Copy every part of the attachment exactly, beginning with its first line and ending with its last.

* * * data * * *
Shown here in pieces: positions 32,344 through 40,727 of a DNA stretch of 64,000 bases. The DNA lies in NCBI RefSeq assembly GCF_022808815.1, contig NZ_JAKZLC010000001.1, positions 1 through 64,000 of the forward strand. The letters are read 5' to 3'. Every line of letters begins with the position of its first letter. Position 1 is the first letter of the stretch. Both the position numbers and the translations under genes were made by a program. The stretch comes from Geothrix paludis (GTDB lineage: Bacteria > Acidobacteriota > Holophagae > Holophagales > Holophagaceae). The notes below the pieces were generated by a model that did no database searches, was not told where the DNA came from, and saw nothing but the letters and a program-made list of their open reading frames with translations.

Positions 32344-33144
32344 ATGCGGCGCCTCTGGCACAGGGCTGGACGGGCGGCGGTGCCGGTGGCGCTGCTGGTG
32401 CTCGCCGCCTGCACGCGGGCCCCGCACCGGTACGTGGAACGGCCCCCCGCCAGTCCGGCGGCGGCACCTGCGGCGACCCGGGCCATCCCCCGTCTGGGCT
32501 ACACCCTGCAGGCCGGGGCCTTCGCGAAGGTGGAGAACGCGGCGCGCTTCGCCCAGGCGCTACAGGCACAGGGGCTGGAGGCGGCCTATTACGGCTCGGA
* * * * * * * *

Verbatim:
Shown here in pieces: positions 32,344 through 40,727 of a DNA stretch of 64,000 bases. The DNA lies in NCBI RefSeq assembly GCF_022808815.1, contig NZ_JAKZLC010000001.1, positions 1 through 64,000 of the forward strand. The letters are read 5' to 3'. Every line of letters begins with the position of its first letter. Position 1 is the first letter of the stretch. Both the position numbers and the translations under genes were made by a program. The stretch comes from Geothrix paludis (GTDB lineage: Bacteria > Acidobacteriota > Holophagae > Holophagales > Holophagaceae). The notes below the pieces were generated by a model that did no database searches, was not told where the DNA came from, and saw nothing but the letters and a program-made list of their open reading frames with translations.

Positions 32344-33144
32344 ATGCGGCGCCTCTGGCACAGGGCTGGACGGGCGGCGGTGCCGGTGGCGCTGCTGGTG
32401 CTCGCCGCCTGCACGCGGGCCCCGCACCGGTACGTGGAACGGCCCCCCGCCAGTCCGGCGGCGGCACCTGCGGCGACCCGGGCCATCCCCCGTCTGGGCT
32501 ACACCCTGCAGGCCGGGGCCTTCGCGAAGGTGGAGAACGCGGCGCGCTTCGCCCAGGCGCTACAGGCACAGGGGCTGGAGGCGGCCTATTACGGCTCGGA